What Made Super Mario 3D World So Great

What Made Super Mario 3D World So Great
To sign up for our daily newsletter covering the latest news, features and reviews, head HERE. For a running feed of all our stories, follow us on Twitter HERE. Or you can bookmark the Kotaku Australia homepage to visit whenever you need a news fix.

We all know Super Mario 3D World is super rad. Just how rad is it? YouTuber Mark Brown took a look at the modern classic for his semi-regular “Game Maker’s toolkit” video series, and makes a case for putting 3D World in the time-honoured “totally hella rad” category. That might not be the name of an actual honorific.

Anyways, watch the video:

The point I like most in Brown’s piece is how Super Mario 3D World introduces mechanics in such a way that the game is constantly teaching you how to approach new sorts of problems while subtly (and simultaneously) changing those same problems. Brown credits this design philosophy to Koichi Hayashida, a longtime Mario developer who headed up 3D World and also worked on numerous other acclaimed Super Mario titles, including the beloved Super Mario Galaxy series.

Hayashida began to figure out his unique design philosophy when working on the Super Mario Galaxy games. He recalled in a 2012 interview with Gamasutra that Super Mario Galaxy 2 was the first game in which he started “[…] to get a little clearer idea of how this level design philosophy should work: that is, we would start with a very clear concept on a stage and it would be maintained through, I think, the rest of the galaxy more consistently.”

But the time Super Mario 3D World came about, Hayashida had refined his design process into a four-part structure Brown likens to “Kishōtenketsu,” a term used to describe a specific type of narrative structure Brown says is used in four-line Chinese poems and four-paned Japanese comics.

How does this four-part structure work in a video game, as opposed to a piece of text? To give one small example, Brown shows how the 3D World stage “Cakewalk Flip” introduces, then tweaks a single mechanic with four distinct steps in a single level.

First, it shows you how the flipping-platforms are going to work in a safe environment — i.e. one Mario can fall down in without dying:

Then, the level adds a challenge by removing the “safety net”.

Next, Mario must make it up a passage with the flipping platforms, not just across one:

And, finally, a twist: the level adds a shockwave attack that must be dodged on top of the flipping challenge.

It’s always fun to start picking up on these tiny details and appreciating them the next time you revisit a game like Super Mario 3D World. Brown might be giving Super Mario 3D World a ton of credit for doing something many good games should be doing already (teaching their players). But his video still helps demonstrate a unique appeal that Nintendo games like 3D World have to them: an experimental, almost toylike purity that privileges a concept’s game-ish-ness above any other conceivable qualities it might have. Why do you think Nintendo games make so little sense but remain so much fun to play?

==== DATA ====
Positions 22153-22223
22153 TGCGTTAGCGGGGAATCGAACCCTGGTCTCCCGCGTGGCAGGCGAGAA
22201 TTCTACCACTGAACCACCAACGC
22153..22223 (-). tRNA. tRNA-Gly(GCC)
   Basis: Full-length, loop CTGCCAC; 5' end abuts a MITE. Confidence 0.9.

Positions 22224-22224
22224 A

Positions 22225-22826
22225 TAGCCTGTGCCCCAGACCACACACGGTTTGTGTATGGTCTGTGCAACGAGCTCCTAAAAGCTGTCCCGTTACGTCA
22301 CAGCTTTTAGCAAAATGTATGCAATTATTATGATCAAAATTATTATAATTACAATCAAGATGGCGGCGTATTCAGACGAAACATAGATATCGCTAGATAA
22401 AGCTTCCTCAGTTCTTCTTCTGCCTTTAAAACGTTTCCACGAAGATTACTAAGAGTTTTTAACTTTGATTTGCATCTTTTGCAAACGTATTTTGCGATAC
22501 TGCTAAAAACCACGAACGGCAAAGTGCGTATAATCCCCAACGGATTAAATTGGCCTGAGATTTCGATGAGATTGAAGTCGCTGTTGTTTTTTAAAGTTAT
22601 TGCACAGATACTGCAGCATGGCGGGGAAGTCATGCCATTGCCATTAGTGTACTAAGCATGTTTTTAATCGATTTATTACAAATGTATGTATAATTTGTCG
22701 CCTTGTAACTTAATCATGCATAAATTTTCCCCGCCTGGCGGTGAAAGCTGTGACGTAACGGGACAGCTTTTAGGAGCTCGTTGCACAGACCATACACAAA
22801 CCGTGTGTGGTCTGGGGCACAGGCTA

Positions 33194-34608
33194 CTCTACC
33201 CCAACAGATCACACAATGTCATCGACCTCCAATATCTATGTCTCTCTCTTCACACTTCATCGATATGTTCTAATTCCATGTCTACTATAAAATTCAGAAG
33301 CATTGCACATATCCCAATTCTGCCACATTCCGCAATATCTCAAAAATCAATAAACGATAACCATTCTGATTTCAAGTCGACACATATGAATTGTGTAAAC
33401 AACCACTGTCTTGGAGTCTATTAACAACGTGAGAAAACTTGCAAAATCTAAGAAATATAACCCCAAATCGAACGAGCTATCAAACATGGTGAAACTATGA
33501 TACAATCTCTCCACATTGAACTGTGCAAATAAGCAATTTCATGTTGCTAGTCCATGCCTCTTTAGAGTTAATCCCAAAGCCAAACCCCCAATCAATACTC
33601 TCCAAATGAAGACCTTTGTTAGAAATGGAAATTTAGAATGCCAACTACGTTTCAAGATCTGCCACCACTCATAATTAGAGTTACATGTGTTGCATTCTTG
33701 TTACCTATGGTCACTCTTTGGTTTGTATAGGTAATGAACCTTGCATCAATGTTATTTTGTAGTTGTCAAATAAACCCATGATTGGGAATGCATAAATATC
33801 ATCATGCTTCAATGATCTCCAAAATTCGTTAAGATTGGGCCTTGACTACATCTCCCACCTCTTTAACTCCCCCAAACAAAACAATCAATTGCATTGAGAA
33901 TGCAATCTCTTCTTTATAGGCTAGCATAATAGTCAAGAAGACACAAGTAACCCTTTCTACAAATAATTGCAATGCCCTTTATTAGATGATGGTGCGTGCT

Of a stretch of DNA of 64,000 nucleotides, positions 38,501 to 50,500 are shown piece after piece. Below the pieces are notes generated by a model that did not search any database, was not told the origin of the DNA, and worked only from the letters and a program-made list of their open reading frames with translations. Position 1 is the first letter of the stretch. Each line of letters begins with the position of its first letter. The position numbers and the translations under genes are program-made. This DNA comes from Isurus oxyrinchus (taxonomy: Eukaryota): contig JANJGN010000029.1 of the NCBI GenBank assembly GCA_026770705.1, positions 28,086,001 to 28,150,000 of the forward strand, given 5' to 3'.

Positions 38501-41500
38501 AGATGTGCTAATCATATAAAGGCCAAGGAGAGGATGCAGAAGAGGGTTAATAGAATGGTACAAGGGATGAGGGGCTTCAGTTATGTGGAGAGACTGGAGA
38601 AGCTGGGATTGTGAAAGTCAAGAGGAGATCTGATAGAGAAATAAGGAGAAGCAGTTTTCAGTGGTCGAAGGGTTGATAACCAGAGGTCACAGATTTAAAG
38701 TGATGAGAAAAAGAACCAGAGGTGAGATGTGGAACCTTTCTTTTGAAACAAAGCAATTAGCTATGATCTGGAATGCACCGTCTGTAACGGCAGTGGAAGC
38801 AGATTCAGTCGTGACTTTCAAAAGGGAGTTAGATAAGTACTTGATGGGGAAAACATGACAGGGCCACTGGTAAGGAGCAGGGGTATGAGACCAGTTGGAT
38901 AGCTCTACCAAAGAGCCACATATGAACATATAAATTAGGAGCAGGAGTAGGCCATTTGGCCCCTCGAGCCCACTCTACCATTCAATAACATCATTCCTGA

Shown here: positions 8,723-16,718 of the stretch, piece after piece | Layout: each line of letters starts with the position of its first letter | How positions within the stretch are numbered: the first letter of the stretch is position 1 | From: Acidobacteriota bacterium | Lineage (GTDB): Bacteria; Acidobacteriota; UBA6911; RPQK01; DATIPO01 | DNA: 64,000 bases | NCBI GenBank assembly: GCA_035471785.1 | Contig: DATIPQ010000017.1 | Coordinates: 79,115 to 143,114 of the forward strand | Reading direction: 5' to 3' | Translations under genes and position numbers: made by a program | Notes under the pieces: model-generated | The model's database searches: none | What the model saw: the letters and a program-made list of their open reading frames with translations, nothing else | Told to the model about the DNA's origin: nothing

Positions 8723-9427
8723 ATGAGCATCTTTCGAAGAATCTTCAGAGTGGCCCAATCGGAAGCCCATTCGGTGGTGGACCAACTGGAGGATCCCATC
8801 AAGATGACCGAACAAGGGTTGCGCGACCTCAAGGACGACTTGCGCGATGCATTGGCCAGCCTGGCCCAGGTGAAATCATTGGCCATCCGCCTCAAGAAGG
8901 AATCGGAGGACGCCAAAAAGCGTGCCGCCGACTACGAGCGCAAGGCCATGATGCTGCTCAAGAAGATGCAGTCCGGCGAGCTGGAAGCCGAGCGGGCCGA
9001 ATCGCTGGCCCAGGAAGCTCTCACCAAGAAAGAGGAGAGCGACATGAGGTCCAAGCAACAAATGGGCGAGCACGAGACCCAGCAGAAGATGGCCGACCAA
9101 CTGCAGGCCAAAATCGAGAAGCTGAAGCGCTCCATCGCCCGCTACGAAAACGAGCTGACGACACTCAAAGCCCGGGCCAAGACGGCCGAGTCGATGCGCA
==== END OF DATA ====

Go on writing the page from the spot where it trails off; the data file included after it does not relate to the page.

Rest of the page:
• I wish I did like them as much as everyone else seems to. Just never seemed to strike me as particularly amazing.

          At least it’s always fun to throw a bit ol’ ball of disagreement in the mix whenever it comes up in discussion with my friends 😛

        • You have it the wrong way around. Galaxy is great, G2 was a bunch of good additional levels (and a few terrible ones with Yoshi.) SM3DW is a more polished Galaxy.

  • I can’t explain it but I got this game looking forward to it and was disappointed to the point that it was my least favourite game that year =o I traded it in after I finished a little over half the levels. I couldn’t stand it anymore.
    I’m not saying it’s universally bad everyone, just saying this is the experience I had =/ not sure why.

    • The biggest problem was that the early levels are the least risky and most boring.

      I had much more fun once I finished the main game and started unlocking the bonus worlds.

    • Yes, this game is golden for me. Maybe because it is my first Mario game or I 100%’d it so many times, it just has a special place in my heart.

  • I thought it was pretty brilliant, but also a safe entry in the series that wasn’t up to the scale of Mario 64 / Sunshine / Galaxy. I’m still expecting Nintendo to release a “proper” console 3D Mario game for the WiiU

  • This is my favourite Mario game to date and it’s even more fun with friends. The music was good, there were some frustrating parts but overall it was an enjoyable play.

  • I thought 3D World was better than either of the Galaxys.

    Also not sure why people complain about 3D World being too linear – Galaxys we’re equally linear, always pretty much a single path to each star.

    ‘Twas also lame in Galaxys how powerups had a time limit. I swear they aren’t as good as everyone remembers.

Show more comments

Comments are closed.

Log in to comment on this story!